Author : Sarah Klein

General Elias Knox sat staring at the paperwork at his desk, utterly confounded. “Would you care to explain what happened, lieutenant?”

The lieutenant swallowed nervously, trying not to tremble noticeably. “Sir, we dropped the conventional bombs yesterday at 2100 hours. There was noticeable destruction of building structures, but we saw no casualties – not even wounds. No bodies. They didn’t even seem to be frightened.”

“This is ridiculous,” Knox snarled. “Damn aliens won’t die. We don’t even know enough about them to try to starve them out.”

The lieutenant swallowed again and kicked dust off the floor. “What do you propose we do, sir?”

General Knox had never been defeated. He was Earth’s best weapon – an absolute mastermind of military manners. He’d been in every type of climate, participated in every type of warfare, and used every weapon. But now that he was up against nonhuman enemies, he wasn’t as successful. In Earth’s first battle amongst the stars, the humans were losing. Badly.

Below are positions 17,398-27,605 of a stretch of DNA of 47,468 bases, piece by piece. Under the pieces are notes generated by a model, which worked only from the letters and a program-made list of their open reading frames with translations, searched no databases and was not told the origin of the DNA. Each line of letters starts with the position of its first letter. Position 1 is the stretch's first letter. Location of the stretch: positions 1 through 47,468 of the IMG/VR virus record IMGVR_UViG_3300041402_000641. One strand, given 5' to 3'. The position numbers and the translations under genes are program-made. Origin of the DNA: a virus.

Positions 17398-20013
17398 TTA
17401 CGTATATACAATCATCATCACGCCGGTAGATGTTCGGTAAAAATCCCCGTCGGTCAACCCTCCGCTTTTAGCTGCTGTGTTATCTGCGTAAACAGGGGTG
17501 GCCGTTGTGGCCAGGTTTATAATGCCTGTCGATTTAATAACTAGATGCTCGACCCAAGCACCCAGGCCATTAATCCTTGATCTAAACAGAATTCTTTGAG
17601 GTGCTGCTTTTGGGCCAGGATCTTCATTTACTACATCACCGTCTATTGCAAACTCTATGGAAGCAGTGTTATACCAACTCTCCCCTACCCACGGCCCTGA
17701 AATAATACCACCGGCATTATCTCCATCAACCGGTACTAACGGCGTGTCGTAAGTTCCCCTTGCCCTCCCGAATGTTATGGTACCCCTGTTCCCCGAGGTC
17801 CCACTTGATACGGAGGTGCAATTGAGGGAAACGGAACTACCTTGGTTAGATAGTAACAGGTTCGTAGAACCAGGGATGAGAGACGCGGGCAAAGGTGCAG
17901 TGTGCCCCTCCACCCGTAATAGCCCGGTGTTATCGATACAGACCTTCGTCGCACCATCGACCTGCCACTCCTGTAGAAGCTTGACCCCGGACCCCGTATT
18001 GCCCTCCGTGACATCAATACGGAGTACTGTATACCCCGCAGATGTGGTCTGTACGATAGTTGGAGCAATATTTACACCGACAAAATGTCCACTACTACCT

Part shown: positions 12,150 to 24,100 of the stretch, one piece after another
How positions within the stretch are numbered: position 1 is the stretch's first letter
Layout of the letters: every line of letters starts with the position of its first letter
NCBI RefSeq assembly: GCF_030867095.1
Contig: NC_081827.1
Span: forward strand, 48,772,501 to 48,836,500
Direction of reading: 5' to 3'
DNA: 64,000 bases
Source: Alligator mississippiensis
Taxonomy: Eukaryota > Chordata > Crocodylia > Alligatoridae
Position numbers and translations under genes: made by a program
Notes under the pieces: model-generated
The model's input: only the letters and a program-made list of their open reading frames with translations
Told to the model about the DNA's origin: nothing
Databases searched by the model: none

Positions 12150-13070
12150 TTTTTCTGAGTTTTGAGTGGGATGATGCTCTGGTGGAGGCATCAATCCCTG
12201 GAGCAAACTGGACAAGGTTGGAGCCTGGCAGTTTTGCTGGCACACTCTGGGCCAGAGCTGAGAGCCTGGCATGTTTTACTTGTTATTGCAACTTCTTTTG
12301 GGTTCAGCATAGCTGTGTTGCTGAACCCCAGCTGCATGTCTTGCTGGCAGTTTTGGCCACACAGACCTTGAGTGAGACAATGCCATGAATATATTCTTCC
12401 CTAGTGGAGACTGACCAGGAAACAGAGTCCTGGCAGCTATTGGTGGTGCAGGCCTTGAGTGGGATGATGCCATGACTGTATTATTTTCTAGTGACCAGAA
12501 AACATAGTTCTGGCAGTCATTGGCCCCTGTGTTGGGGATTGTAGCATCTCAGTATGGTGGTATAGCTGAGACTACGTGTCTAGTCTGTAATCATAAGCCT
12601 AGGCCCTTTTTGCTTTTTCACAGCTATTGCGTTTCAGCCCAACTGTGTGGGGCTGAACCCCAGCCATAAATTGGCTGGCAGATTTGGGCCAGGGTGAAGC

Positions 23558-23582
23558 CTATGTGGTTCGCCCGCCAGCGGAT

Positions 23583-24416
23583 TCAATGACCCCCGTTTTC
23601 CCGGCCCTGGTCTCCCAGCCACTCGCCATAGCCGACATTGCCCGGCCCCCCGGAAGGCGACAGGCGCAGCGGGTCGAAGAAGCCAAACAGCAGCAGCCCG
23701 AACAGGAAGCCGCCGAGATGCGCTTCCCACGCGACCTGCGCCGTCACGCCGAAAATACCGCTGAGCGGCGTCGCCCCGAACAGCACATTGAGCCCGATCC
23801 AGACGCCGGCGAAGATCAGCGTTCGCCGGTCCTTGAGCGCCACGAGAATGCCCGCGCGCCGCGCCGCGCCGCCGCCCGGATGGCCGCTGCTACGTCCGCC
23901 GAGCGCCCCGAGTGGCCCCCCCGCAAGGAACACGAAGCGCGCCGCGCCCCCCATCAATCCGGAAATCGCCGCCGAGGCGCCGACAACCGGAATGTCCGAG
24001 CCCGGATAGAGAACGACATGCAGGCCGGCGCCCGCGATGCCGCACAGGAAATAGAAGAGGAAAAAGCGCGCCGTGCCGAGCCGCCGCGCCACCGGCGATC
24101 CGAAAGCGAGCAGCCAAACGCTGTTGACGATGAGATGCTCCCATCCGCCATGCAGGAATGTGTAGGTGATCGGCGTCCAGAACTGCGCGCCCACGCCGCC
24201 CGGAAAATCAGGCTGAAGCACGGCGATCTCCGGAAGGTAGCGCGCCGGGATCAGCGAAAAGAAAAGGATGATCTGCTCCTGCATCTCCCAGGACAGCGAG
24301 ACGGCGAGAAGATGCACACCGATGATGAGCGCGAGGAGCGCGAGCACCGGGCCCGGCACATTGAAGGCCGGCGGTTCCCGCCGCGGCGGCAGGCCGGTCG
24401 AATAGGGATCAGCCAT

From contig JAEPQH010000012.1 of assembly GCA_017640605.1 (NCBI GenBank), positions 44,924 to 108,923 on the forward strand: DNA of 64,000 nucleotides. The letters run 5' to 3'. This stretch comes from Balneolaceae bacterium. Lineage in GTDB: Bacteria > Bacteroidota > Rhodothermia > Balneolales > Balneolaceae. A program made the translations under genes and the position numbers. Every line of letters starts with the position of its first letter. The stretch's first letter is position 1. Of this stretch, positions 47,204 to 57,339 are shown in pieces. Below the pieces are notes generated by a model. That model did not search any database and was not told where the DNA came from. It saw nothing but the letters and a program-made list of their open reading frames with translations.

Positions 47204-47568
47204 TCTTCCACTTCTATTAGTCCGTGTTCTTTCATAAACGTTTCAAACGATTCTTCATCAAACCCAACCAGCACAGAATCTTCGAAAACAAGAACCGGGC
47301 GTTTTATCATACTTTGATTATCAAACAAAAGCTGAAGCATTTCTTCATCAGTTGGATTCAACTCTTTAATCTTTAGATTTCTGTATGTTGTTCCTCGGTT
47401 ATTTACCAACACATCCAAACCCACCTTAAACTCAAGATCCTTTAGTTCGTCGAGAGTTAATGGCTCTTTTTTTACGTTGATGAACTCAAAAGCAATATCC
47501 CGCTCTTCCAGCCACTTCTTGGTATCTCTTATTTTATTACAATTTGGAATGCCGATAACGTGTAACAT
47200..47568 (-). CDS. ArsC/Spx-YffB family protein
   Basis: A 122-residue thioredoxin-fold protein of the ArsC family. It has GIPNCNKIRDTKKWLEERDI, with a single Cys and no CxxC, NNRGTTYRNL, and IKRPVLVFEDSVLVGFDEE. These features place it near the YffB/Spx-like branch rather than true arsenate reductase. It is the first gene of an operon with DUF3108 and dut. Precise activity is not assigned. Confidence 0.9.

He sat lost in thought for a moment, and then started angrily. “Drop the atomic,” he growled, spinning around in his seat. The lieutenant’s eyes popped wide open.

“Are you sure, sir? You do know-“

“I said drop the atomic! That’s an order! 0500 tomorrow morning.”

“Yes sir.”

The lieutenant nervously paced the floor. It was 0505 the next morning, and the atomic bomb had just been dropped on the planet’s busiest city. He tried to calm himself down before checking the monitoring screens. The other day’s bombing had still shaken him – not the destruction it had unleashed, but the absence of it. He may have been young, but he was used to seeing bodies sprawled across pavement and pools of blood. The unaffected bodies of the aliens scared him more than any blood-caked, distorted human corpse ever had.

At 0510 Knox sat down in one of the seats facing several of the monitoring screens. The lieutenant saw him out of the corner of his eye and watched him carefully, but he did nothing. A couple minutes later, he steeled himself and walked to look over the silent general’s shoulder. What he saw pushed him far past the brink of panic.

“My God. We’re doomed.”

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